The Paradox of Cultural Globalization: Deterritorialization or Reterritorialization?

Want, Lily
June 2008
ICFAI Journal of English Studies;Jun2008, Vol. 3 Issue 2, p63
Academic Journal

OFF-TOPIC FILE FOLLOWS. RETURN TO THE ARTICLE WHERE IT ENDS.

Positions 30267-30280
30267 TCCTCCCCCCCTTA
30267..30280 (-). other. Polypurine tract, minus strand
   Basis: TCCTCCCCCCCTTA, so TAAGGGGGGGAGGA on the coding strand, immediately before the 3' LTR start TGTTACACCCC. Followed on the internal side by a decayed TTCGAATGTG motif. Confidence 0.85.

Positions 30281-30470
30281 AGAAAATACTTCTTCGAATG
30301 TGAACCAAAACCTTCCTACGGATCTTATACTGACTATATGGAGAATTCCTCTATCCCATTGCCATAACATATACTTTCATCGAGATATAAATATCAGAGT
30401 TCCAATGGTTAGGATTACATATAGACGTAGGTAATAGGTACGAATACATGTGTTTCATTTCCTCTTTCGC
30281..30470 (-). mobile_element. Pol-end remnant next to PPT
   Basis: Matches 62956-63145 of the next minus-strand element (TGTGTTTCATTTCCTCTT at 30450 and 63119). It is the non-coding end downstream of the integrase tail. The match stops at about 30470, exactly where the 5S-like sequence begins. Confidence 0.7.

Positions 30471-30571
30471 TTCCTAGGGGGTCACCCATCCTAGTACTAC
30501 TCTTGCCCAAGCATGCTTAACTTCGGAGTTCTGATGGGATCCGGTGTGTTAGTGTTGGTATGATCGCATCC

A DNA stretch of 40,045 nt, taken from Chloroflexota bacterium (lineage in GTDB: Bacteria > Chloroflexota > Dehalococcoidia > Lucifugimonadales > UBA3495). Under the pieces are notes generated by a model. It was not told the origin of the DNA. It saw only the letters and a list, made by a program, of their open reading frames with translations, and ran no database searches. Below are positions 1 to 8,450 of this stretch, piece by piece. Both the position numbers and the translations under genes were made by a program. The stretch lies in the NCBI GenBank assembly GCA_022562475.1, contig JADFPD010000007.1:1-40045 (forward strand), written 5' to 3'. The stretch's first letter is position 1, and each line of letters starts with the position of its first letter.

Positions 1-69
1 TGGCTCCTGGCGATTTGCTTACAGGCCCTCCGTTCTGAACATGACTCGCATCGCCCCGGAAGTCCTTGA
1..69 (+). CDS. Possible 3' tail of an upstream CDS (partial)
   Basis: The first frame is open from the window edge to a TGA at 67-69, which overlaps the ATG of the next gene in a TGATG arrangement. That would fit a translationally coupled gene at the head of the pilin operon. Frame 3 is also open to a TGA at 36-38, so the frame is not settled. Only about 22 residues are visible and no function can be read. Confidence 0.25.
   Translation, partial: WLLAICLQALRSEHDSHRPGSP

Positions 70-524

Despite the development of a global telecommunication infrastructure such as the Internet and communication satellites that have, needless to say, increased the flow of information between geographically remote locations and done away with the politics of boundaries in order to disseminate a universal version of knowledge and reality, one looks askance at scholars and observers who underscore the global homogenization of culture or those who see globalization as paving the way for a set of universal values. These scholars who adumbrate that the essence of globalization is its homogenizing dimension, imply that globalization is motivated by its overarching universal program to legitimize certain cultures and knowledges and suppress oppositional knowledges for the sake of augmenting power. But then, the culture that we perceive around us is more of a celebration of plurality or heterogeneity, rather than of specificities. It is then that we begin to realize that globalization, far from involving a loss of cultural diversity, has the potential to lead to pluralist notions of culture and identity. Hence, this paper is a modest attempt to establish how globalization contributes to the development and evolution of a national/local cultural identity, and how this cultural purity, in turn, emerges as an oppositional force to the unitary process of globalization, especially against the backdrop of postmodern and postcolonial perspectives, which are the artistic analogues and expressions of fragmentation and discontinuity with any universal or totalizing theory.


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